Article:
Lectures on Reflexive Game Theory, 2010
Introduction
Chapter 1. Sets, Boolean algebras, exponential formulae, and equations
1.1. Sets
1.2. Boolean algebras
1.3. Exponential formulae
1.4. Equations
Chapter 2. Complete graphs with sides of two types
2.1. Main definitions
2.2. Theorem on total stratification
Chapter 3. Decomposable graphs, polynomials, and diagonal forms
3.1. Theorem of decomposition
3.2. Graphs and grammatical trees
3.3. Polynomials and diagonal forms
Chapter 4. Basic model
4.1. A general schema
4.2. Representation of the subject
4.3. Representation of a group
4.4. Examples of analysis
4.5. The principle for prohibition for selfishness and the model formalism
4.6. The actions that are always chosen and the actions that are never chosen
Chapter 5. Theorems of variety
5.1. The first theorem of variety
5.2. The second theorem of variety
Chapter 6. Extension of the basic model
6.1. Non-decomposable graphs of relations
6.2. Individual sets of actions
6.3. Individual graphs of relations
6.4. Influences that the subject is aware and not aware of
Chapter 7. Superactivity
7.1. Superactive subjects
7.2. Superactive groups
7.3. Theorem of superpassivity
Chapter 8. Paradox of a peacemaker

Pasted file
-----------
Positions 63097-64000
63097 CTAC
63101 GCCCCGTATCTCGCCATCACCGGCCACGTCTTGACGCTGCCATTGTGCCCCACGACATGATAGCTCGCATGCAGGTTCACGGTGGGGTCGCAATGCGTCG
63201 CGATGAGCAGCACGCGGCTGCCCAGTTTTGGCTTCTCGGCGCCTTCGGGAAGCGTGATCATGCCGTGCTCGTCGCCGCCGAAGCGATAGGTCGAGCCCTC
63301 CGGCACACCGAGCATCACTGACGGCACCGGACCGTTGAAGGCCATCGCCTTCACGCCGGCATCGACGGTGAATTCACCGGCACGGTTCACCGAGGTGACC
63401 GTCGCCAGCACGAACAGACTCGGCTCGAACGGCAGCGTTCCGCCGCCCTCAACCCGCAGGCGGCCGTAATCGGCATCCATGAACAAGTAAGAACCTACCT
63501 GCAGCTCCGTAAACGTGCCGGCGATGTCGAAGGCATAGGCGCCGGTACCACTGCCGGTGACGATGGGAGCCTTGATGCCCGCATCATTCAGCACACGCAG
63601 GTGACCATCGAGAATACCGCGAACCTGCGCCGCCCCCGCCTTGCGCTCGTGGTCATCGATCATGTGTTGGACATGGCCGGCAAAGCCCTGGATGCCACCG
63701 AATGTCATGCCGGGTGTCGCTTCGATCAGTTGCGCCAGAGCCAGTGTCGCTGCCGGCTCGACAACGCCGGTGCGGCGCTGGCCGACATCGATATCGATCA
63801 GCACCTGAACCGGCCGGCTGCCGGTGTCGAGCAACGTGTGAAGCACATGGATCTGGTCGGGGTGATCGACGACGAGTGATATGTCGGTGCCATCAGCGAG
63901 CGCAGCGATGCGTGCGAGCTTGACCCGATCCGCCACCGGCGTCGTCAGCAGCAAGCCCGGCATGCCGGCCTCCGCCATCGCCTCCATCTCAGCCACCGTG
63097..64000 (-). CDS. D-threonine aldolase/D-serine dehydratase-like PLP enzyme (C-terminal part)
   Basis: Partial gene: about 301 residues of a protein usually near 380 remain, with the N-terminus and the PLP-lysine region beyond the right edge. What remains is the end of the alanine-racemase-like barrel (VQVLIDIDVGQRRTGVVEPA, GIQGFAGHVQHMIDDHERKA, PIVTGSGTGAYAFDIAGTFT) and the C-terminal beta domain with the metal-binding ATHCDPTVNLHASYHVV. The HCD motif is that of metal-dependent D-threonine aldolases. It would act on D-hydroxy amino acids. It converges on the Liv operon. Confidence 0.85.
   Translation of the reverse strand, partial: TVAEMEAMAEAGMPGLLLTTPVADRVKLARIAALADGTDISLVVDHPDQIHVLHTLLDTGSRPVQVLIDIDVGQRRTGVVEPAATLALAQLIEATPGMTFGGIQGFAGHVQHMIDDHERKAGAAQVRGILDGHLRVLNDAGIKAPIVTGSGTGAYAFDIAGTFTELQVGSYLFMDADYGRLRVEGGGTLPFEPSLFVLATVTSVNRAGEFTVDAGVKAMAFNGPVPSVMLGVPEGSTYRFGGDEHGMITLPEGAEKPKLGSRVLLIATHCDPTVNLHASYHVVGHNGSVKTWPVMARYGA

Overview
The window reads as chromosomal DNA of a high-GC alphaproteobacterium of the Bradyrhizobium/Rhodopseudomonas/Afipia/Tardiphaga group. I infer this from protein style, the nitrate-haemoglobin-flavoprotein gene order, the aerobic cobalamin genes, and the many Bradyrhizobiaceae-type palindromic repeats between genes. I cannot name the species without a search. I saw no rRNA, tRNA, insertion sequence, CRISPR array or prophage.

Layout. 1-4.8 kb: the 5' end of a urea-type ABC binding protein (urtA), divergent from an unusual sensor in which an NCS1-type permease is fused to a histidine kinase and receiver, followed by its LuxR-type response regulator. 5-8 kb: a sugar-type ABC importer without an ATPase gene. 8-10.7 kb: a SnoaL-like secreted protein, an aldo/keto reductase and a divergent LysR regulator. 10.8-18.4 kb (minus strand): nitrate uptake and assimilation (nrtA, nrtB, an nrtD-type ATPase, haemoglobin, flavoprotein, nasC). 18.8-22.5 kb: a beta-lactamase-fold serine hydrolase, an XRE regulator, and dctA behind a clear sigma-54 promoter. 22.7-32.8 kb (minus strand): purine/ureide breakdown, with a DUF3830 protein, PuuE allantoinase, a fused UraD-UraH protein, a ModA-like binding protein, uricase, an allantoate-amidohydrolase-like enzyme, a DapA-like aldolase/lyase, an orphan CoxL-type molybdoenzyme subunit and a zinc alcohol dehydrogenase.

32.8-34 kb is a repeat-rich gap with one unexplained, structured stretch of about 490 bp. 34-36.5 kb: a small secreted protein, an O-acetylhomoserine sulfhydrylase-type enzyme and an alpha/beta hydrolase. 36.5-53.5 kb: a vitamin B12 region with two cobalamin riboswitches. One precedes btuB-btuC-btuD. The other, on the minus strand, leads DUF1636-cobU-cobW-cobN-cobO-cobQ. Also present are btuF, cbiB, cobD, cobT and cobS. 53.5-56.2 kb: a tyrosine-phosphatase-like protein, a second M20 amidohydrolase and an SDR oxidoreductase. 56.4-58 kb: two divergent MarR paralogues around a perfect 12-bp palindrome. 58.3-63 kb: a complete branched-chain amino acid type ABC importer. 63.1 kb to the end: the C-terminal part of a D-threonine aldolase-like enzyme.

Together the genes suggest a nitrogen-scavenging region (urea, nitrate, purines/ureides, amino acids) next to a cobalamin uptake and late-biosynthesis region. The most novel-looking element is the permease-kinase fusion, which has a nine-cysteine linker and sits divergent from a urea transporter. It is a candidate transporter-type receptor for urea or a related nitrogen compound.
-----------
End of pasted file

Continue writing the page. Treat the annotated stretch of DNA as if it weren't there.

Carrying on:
8.1. Specifying concept of influence
8.2. A conflict between two groups of two subjects each
8.3. A conflict of one subject with a group of two subjects
8.4. A conflict of two subjects
8.5. Generalization
8.6. A case of two peacemakers
Chapter 9. Reflexive control
9.1. Manipulation by influence
9.2. Manipulation by changing relation
9.3. Manipulating with the order of significance
9.4. Reflexive control by influencing subconsciousness
Chapter 10. Personal relations
10.1. Son, mother, father
10.2. Escape from jail
10.3. Theft
10.4. The chief and the award
Chapter 11. Social processes and politics
11.1. Choice of economic system
11.2. Appointment of premier-minister
11.3. City gangs
Chapter 12. International relations
12.1. Year 1941
12.2. Hungary, 1956
12.3. Iranian crisis, 2006
12.4. Analysis of frustration
Chapter 13. Military decisions
13.1. Intuition and the model predictions
13.2. Choosing a root
13.3. Reflexive control
Chapter 14. Theorem of justice
14.1. Ideal trial
14.2. Trial without defender
Conclusion
Appendix
Problems and Exercises
Answers and Explanations